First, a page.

Tuesday, August 12, 2014

Robin Williams, 1951-2014

Robin Williams (r.) with Pam Dawber from the TV series Mork and Mindy

By now, you've probably heard of the death of actor Robin Williams, who was found dead in an apparent suicide yesterday at the age of 63. Most people my age and above would probably first remember him (if no longer best remember him) from the TV show Mork and Mindy, which had Robin Williams playing an alien from the planet Ork who comes to Earth to study humand and winds up falling in love with earthling Mindy (Pam Dawber). In what must have been a move to bolster sagging ratings, they even ended up having an offspring together, that being a reverse-aging Jonathan Winters. (Thedy did the reverse-aging thing decades before The Curious Case of Benjamin Button, although they didn't get anywhere near as far thanks to the cancellation of the series.)

Mork and Mindy was entertaining, nonsensical fluff for a six-year-old, but I have to admit that as I became an adult, I started to find that sort of manic humor to be tedious and a bit grating. It's not just Robin Williams; I find Peter Sellers' Strangelove character (bot not the other two characters he plays in Dr. Strangelove) to be like fingernails on a chalkboard, for example. So I never tended to be as much of a fan of his movies as other people would be, even though he did a reasonably wide range of movies. (Well, Dead Poets Society and Good Will Hunting are both mawkish, although the latter one is Matt Damon's fault; the movie won Williams an Oscar.)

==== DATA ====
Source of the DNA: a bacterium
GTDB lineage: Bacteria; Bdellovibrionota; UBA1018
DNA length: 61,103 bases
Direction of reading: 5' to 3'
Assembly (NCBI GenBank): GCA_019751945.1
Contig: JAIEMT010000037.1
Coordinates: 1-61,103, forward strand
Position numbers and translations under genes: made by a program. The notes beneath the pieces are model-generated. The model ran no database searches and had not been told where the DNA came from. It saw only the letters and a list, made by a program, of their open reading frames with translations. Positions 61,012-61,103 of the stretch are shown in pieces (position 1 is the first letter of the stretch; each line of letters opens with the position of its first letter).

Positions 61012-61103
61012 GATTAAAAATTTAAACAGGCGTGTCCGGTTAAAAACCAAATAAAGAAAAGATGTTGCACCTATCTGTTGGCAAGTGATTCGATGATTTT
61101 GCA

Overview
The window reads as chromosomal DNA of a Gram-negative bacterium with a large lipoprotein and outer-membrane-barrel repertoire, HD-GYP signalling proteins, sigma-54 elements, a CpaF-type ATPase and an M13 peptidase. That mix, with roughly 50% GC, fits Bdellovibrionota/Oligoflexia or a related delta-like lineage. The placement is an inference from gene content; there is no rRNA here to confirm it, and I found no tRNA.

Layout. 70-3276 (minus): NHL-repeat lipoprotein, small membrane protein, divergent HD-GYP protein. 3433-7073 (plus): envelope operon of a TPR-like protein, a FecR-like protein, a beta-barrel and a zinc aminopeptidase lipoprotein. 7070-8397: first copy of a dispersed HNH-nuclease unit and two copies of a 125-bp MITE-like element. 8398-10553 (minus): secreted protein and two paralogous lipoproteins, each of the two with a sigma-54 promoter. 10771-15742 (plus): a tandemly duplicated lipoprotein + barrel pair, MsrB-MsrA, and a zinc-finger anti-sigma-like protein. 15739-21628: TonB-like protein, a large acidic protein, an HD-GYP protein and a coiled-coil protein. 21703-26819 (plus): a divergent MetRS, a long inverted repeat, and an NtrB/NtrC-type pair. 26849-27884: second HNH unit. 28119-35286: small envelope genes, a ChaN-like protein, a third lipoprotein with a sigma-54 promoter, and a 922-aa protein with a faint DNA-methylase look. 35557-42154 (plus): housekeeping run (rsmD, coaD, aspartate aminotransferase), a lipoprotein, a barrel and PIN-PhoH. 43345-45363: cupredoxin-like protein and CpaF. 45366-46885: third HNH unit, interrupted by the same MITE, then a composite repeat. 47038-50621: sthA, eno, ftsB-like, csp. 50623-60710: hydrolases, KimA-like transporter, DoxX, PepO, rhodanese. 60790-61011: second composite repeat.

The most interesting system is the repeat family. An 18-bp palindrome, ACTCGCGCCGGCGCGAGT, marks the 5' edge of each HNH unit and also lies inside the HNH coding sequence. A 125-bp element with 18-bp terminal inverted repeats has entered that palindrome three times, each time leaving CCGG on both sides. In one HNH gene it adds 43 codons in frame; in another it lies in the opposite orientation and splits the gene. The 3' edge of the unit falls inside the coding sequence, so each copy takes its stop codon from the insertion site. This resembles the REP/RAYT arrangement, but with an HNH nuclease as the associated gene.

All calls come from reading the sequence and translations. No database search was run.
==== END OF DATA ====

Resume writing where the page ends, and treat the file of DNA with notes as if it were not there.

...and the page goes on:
That, and I also became less and less of a Disney animated feature fan as I grew up, especially of the contemporary, so things like Aladdin weren't quite my thing either. Not that this lessens anybody's talent. I did radio in college reading the news, and I know from experience doing live reading and sounding good is difficult; much more so than you'd think. Oh sure, anybody can read words off the page, but doing it while sounding the right way (serious but not grave for news; the whole range of emotions for animation)? That's where it gets difficult.

And then there are the movies that I ought to reacquaint myself, such as Moscow on the Hudson, or the entertaining if completely implausible Dead Again.

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